Take the red-eye from California to New York, and you'll experience firsthand the effects of your body's internal clock. If you feel drowsy or "jet lagged" after the flight, it's because there's been a disruption to your natural circadian rhythms. Your internal clock is saying it's 3 am, but outside, it's time for breakfast.
Living organisms evolved an internal biological clock, called the circadian rhythm, to help their bodies adapt to the daily cycle of day and night (light and dark) as the Earth rotates every 24 hours. The term "circadian" comes from the Latin words for about (circa) a day (diem).
Circadian rhythms are controlled by "clock genes" that code for clock proteins. The levels of these proteins rise and fall in rhythmic patterns. These oscillating biochemical signals control various functions, including when we sleep and rest, and when we are awake and active. Circadian rhythms also control body temperature, heart activity, hormone secretion, blood pressure, oxygen consumption, metabolism, and many other functions.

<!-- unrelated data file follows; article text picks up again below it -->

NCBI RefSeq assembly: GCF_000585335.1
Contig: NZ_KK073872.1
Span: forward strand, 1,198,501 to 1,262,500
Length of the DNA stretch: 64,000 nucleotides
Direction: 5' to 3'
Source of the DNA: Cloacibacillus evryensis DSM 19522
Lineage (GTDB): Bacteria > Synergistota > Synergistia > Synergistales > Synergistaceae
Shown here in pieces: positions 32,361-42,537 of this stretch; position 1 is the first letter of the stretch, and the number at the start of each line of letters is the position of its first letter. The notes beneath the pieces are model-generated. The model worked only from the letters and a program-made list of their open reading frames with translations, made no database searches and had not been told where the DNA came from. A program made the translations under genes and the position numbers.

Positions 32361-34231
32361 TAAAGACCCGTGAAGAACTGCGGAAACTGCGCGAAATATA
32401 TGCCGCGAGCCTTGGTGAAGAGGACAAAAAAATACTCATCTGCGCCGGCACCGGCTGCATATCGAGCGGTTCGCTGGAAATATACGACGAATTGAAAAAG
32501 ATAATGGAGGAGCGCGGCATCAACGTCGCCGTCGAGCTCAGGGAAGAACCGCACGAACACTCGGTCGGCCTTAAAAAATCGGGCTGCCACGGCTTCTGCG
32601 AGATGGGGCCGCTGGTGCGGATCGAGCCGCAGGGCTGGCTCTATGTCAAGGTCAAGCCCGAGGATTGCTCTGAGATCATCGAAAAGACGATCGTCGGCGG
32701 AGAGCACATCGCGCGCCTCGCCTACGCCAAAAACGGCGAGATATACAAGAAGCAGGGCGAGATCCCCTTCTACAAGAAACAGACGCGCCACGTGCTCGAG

Daily cycles also regulate the levels of substances in our blood, including red blood cells, blood sugar, gases, and ions such as potassium and sodium. Our internal clocks may even influence our mood, particularly in the form of wintertime depression known as seasonal affective disorder (SAD).
A biological clock has three parts: a way to receive light, temperature, or other input from the environment; the protein and chemicals that make up the clock itself; and components that help the clock control the activity of other genes.
In the last few decades, scientists have discovered the genes that control internal clocks: period (per), clock (clk), cycle (cyc), timeless (tim), frequency (frq), doubletime (dbt) and others. Clock genes have been found in organisms ranging from people to mice, fish, fruit flies, plants, molds, and even single-celled cyanobacteria.